This week, George Washington University in our nation’s capital offered a special training course entitled “Christian Privilege” so the kids paying over $67,000 a year will be able to sign up for a seminar that will tell them that Christians get a way better deal in life than non-Christians. The course is offered by Professor Tim Kane and is presented as part of the Diversity effort to shame people for being Christians and having it too good. This is just one more example of our nation losing its mind and pretending to be sophisticated and enlightened when it’s becoming unhinged. First, if there is a special Christian privilege going on, why did the Aaron and Melissa Klein, the bakers in Oregon get fined over $135,000 for being Christian and not making a same-sex wedding cake, or the Little Sisters of the Poor, a Catholic group of elderly nuns who were being harassed by the federal government to force them to provide abortion services in their health care plan…think about that. Nuns over the age of 60 being told they had to provide birth control and abortions for the nuns in their order. Or Kim Davis, the county clerk in KY who was actually put in jail without bond for following her so-called privileged beliefs and the KY Constitution which said marriage was between a man and a woman? Heck, I got booted off the CMA Foundation Board because my faith conflicted with some people in the music industry who were anything but tolerant of my faith and certainly didn’t think diversity was a that good of an idea. Who knew that being a Christian was the mark of privilege? And you’ll be hard pressed to think of one current network television sitcom that portrays Christians in a positive and favorable light or depicts them accurately. If that’s privilege, I’d like less of it.


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Maybe I did grow up gnawing the lead paint off my toy soldiers and riding my bicycle behind the mosquito fogger and eating non-organic tomatoes grown in my backyard. I confess that we didn’t have diversity classes or eat Kale or tofu in the school cafeteria. We actually had government cheese and yeast rolls and something we called mystery meat, but it was some kind of meat and if the fur of an animal kept us warm, no one threw red paint on us. And silly us—we had restrooms that were marked boys or girls and God help you if you strolled into the wrong one. We weren’t so enlightened as to know that there were over 50 genders as some pretend and proclaim now. There was enough Judeo-Christian influence left that there was a belief that “male and female created He them.” Now, I get screamed at for using him or her. I’m supposed to say ze or hirs or some other something that is more complicated than learning French was in high school. We were aware that people born a boy could have surgery and become a girl or vice-versa, but we never realized that we could just “identify” as something we weren’t and we’d instantly be that. When we did do that, as in when we played Cowboys and Indians, we were just said to be using our imagination. We never thought we really were Cowboys and Indians. Of course, not only is it now politically incorrect to use those terms, but even if we were to call ourselves Cowpersons and Native Americans, we’d be in trouble for “cultural appropriation.” But why isn’t it gender appropriation when a boy identifies as a girl or a girl identifies as a boy or a white person identifies as a black person? So color me confused. Color me Christian if you like. But please don’t think that makes me privileged these days. It makes me really toxic and unacceptable to people who don’t know which bathroom to use or how to order a steak, but who look down their highly educated noses at those of us who in fact privileged enough not to have lost our ever-loving minds and abandoned all evidence of common sense!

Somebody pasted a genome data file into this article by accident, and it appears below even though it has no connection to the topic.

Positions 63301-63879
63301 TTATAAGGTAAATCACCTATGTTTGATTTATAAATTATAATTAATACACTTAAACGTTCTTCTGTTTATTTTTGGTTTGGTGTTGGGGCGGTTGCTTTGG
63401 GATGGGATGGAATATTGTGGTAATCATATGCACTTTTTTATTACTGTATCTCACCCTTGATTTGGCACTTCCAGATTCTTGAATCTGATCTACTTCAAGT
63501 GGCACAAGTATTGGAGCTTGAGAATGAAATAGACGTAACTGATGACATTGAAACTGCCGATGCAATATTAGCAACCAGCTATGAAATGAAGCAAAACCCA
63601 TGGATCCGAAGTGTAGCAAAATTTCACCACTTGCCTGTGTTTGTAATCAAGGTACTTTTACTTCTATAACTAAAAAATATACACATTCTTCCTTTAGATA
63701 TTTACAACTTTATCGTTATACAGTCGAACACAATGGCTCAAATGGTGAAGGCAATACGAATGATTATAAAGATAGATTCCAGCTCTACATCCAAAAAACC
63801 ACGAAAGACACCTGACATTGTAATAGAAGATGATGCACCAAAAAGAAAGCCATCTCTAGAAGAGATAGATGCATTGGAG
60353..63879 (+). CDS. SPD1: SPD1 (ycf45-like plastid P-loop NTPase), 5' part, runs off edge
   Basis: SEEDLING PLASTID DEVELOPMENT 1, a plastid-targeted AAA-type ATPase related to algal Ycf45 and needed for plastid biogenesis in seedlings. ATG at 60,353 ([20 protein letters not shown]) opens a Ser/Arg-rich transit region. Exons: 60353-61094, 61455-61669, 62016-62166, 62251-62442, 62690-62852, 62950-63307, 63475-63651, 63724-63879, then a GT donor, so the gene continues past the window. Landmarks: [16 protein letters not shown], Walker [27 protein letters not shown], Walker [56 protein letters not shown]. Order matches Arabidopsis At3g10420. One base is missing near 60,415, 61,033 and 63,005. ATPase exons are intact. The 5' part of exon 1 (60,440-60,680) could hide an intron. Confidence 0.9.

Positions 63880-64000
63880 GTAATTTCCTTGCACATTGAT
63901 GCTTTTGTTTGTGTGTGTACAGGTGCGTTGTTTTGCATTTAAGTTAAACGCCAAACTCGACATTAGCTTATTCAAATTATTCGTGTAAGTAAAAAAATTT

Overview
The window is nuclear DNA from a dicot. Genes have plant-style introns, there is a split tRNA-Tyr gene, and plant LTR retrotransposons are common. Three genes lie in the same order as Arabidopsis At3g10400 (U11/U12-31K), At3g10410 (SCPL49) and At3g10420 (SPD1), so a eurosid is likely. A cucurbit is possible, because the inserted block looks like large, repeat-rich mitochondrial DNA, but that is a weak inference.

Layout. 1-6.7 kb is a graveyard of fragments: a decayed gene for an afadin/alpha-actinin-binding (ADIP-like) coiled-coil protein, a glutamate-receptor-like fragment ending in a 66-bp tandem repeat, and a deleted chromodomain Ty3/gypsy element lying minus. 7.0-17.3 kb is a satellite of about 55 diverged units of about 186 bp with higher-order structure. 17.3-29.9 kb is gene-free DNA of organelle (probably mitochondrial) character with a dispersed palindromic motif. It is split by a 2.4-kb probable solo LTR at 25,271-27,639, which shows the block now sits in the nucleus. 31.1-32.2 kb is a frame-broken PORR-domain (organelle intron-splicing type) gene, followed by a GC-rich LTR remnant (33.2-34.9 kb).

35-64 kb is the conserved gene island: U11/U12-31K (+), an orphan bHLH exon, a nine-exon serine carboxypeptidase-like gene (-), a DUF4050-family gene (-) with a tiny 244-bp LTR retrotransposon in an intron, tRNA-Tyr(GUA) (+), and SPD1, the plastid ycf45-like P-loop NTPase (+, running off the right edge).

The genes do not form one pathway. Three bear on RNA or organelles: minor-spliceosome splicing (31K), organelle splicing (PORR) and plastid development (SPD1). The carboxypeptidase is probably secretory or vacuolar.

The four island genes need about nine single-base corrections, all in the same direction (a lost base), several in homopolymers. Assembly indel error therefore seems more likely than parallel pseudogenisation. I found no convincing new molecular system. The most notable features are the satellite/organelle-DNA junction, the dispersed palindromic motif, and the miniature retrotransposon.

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Comments 1-6 of 6

  • Deborah Adams

    04/12/2018 07:10 PM

    I totally agree with you. Our privilege starts in the afterlife but it’s a privilege all can have, if they so choose.

  • Rich D.

    04/12/2018 07:09 PM

    Great article Mike, I'm just a few years older than you and I agree with all of it. It makes me sad to see what has happened to the country I grew up in but I'm afraid there's no going back.

  • Susan McCreary

    04/12/2018 10:37 AM

    Thank you for standing up for Christians & sanity!!!

  • Paula harps

    04/11/2018 08:16 AM

    In the context that you state in your article I agree 100%. However, I do have Christian privilege simply because I am a child of God and blessed beyond measure.

  • Darrell Strother

    04/11/2018 07:33 AM

    I must have missed that “privilege” somewhere along my Christian path, SMH. It continues to amaze me that these so called educators feel the need to address something as fundamental as faith, when they obviously have none.

  • Julie Shterenvaser

    04/10/2018 05:15 PM

    Agree 100%.